A Taiwanese Player Robbed A Home Run And Let The Batter Finish His Trot Around The Bases Before Crushing His Soul

player hides robbed home run china

Eleven Sports

Earlier this year, former Cubs first baseman Mark Grace revealed he declined to take performance-enhancing drugs while playing at the peak of baseball’s Steroid Era in order to avoid falling victim to their tendency to devalue your family jewels.

However, as anabolic-fueled home run machine Mark McGwire taught us all back in the 1990s, there aren’t many things chicks love more than the long ball (although I assume they may not dig what lay beneath the jockstraps of most of the guys who were hitting the biggest bombs during that time).

I may not be a chick but I like to think I can also appreciate a ball that lands in a part of the stadium where there wouldn’t be any fans even if they were currently allowed at Major League Baseball games. With that said, there’s nothing like seeing a player think he’s knocked a pitch out of the park only to have his heart ripped out and his trot come to an abrupt end when an outfielder pulls it back over the wall (also known as “The Reverse Canseco”).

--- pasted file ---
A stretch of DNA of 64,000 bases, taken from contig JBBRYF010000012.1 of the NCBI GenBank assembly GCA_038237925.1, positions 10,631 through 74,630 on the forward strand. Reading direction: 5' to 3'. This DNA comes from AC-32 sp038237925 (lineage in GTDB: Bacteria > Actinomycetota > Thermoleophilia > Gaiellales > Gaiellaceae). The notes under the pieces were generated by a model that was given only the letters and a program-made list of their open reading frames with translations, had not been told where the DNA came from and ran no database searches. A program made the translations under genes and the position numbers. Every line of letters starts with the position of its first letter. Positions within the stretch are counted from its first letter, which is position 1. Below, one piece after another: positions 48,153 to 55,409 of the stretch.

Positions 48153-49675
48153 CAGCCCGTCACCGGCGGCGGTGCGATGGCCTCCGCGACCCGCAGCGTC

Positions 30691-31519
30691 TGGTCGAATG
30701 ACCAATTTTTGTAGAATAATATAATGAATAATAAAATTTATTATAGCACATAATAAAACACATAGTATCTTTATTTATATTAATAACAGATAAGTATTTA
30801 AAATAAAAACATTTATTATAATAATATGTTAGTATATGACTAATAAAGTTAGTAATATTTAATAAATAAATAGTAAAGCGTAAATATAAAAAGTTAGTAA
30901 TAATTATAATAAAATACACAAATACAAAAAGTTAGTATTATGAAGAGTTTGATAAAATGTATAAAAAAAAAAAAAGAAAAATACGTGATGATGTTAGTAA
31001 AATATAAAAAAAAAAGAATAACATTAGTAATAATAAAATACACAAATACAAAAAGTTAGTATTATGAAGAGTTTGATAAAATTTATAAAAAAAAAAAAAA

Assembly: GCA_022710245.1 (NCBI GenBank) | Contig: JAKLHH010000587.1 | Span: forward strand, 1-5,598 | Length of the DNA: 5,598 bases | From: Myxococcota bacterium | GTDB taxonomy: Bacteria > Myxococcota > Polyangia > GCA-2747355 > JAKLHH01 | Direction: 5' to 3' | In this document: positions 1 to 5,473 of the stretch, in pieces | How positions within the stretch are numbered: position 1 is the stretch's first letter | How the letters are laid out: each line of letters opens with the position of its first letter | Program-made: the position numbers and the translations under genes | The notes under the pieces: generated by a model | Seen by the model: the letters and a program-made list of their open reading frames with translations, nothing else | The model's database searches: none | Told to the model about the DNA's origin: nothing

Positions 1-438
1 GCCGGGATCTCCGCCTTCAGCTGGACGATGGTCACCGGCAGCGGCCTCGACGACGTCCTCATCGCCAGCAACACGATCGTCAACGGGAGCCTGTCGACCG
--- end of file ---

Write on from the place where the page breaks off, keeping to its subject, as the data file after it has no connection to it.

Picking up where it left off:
I was a huge Red Sox fan growing up, and while the Green Monster might get all of the glory, one of the more underrated parts of Fenway Park is that the height of the right-field wall is just low enough to allow outfielders to catapult into the bullpen while trying to rob a home run (which worked out much better for Austin Jackson a few years ago than it did for Torii Hunter during the 2013 ALCS).

Taiwanese outfielder Che-Hsuan Lin had a brief stint in Boston the season before Ortiz hit that grand slam but is currently a member of the Fubon Guardians of the Chinese Professional Baseball League. During a game against the Uni-President Lions on Friday, the two squads found themselves tied 2-2 when Pan Yen-Ting appeared to hit a go-ahead home run just out of the reach of Lin’s reach.

However, it turned out the centerfielder had pulled his own version of the hidden ball trick, as he waited until the batter had made his way back to home plate before revealing he’d snagged what amounted to about the longest pop fly that could be hit in that situation.

I know “savage” gets thrown around a lot these days but I can’t think of a better word to use to describe this move.

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